Hi, i am currently coding my own version of Lunder Lander for my course work in university but i am completely new to java and game development. I have all the basics down and coded but i am really stuck on the physics that i have to use, and how i would implement them into the game and the code?

Generally, you'll find unfocused questions get unfocused answers...if they are answered at all.

Most folks here would say you have done it wrong. If you have written code before you understand what you need to do...how can the code possibly be right?

You should start by figuring out all the things you need to do, then code them in pieces...add in one tiny part at a time. For example, code the acceleration to gravity. Your lander will probably crash a lot.

once that works, code the thrust of your ship. perhaps at first, your ship can only be pointed straight up, so you don't have to worry about the angle. Once that works, you can code for your ship to be angled and what the vertical thrust would be. At this stage, you might have it where you only allow 0% or 100% thrust.

Once that works, code for variable thrusts.

Once that works, code for allowing your ship to turn.

Once that works, code for air resistance (assuming there is any).

etc.

There are only two hard things in computer science: cache invalidation, naming things, and off-by-one errors

One key to implementing physics in a game is that you need to do it in on the basis of the time slices of a game loop.

Velocity is often coded (by beginners) as an X distance and a Y distance that is traveled in one game loop slice, where X & Y are a number of pixels.

Thus, if you are at (x, y) and have a velocity (xVel, yVel), the new location will be (x += xVel, y += yVel).

Acceleration is then often coded as another X and Y amount that is summed into the velocities, e.g., xVel += xAccel; yVel += yAccel; done once per time slice. Gravity is a constant acceleration in the Y direction (conventionally, anyway).

This implementation has some definite limitations, because the distance traveled per time slice will be larger on diagonals than on horizontal or vertical paths. One can use trig functions to ensure distance traveled is the same in all directions. Tutorials for the trig implementation should not be hard to locate. I'm thinking, nothing more than High School level trigonometry skills are needed, but a lot of us slept through those classes and forgot the material because we didn't know it would actually prove so useful down the road!

All of your accelerations for the various thrusters can be directly calculated from this, then you just use the acceleration to vary the velocity, and then you calculate position. The physics is nearly trivial. Of course, on the moon, you can't use 32feet / second/ second for gravity's acceleration.

Phil Freihofner wrote:
This implementation has some definite limitations, because the distance traveled per time slice will be larger on diagonals than on horizontal or vertical paths. One can use trig functions to ensure distance traveled is the same in all directions.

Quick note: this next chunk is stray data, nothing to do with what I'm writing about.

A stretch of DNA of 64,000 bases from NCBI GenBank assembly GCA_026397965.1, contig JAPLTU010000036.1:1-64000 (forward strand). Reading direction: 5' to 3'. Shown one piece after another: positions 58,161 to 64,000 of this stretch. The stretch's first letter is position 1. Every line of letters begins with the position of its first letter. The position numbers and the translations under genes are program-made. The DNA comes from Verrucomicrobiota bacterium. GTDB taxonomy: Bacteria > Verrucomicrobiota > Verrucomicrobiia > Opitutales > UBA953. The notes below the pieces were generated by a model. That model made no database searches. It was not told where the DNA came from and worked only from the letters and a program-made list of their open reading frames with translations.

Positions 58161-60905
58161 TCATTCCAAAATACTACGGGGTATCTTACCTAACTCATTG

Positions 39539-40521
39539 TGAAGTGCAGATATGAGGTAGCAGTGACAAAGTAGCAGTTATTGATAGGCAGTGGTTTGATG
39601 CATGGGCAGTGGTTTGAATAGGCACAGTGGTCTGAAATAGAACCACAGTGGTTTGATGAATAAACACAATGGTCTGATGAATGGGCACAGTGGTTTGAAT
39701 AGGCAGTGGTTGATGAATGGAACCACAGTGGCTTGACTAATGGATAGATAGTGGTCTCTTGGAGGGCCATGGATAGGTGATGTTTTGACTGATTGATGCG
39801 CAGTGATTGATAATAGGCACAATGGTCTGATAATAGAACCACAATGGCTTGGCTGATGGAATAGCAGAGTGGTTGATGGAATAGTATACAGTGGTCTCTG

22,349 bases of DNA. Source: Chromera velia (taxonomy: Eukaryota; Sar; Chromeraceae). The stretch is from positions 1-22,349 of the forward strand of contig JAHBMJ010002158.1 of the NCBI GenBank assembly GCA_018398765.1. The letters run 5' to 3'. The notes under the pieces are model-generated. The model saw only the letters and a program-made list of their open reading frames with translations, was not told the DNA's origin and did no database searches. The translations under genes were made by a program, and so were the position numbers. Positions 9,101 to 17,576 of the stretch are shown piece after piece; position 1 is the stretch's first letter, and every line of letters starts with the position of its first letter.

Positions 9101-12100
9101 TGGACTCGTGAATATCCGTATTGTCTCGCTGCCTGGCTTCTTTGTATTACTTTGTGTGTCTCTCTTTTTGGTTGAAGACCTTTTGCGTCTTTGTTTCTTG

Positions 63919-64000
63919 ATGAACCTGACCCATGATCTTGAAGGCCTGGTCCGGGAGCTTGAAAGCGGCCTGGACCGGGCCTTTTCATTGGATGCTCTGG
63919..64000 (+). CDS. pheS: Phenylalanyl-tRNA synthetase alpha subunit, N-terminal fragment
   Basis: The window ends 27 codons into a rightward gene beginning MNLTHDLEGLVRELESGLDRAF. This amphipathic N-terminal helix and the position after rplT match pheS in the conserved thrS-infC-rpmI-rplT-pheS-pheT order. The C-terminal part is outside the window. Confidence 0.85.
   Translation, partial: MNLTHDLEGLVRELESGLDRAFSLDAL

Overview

I think you can skip the trig, Phil. You've correctly separated the position and velocity vectors into their scalar components along orthogonal axes. Yes, for a given time-slice, Δt, the total distance traveled will be greater if both Δx and Δy (which you are calling xVel and yVel) are not zero than if one of them is zero (and the other is the same in both cases), but that's how the physical scenario actually works. Consider: If I drop a rock, initially at rest relative to a surface, from height h over that surface in a constant gravity field, the rock will take a total time t fall h distance and hit the surface. If I drop the same rock from height h, but give it an initial velocity vector v, parallel to the surface, it will still take precisely t to fall to the surface, but will travel a much greater distance (along a parabolic arc). If I drop two rocks, one initially at rest and the other with velocity vector v, parallel to the surface, both will fall to the surface in time t, but the velocity vector of the rock initially in motion will be greater than the rock initially at rest; it will be the vector sum of the at-rest rock at the moment of impact, and its own initial velocity vector. Just before they simultaneously hit the surface, one of them is moving faster than the other in a diagonal direction. By treating the vector components individually, you avoid the need for any trig, and simplify the entire physical model.

Now, if you were summing up the Δx and Δy components into a vector of their own, then adding that to the position vector and (complicating matters even more), summing up the ΔVx and ΔVy acceleration components into a single ΔV acceleration vector to add to the velocity vector, then, yeah, you'd have to start taking sines and cosines of the vectors when you were done, to get the Δx and Δy values you were after in the first place. But, if you just do your X and Y math separately all the time, you never have to do any of that stuff.

Phil Freihofner
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I think you can skip the trig, Phil.

I was referring to the following common situation:

If the rocket is standing still and has its X velocity increased by 1, it will be going 1 pixel per slice. If this rocket then has its Y velocity increased by 1, it will be going something more like 1.4 pixels per slice, yes?

Many early games and simple games treat a distance of 1 along the diagonal as equivalent to 1 along the horizontal or vertical. The classic "Snake" comes to mind as an example.

If you have a "booster" or "accelerator" for your rocket, and it can go in any direction, then at some point in the process you will need trig to determine how to break out a given amount of boost into the component X and Y vectors, if you want to maintain a more accurate physical model.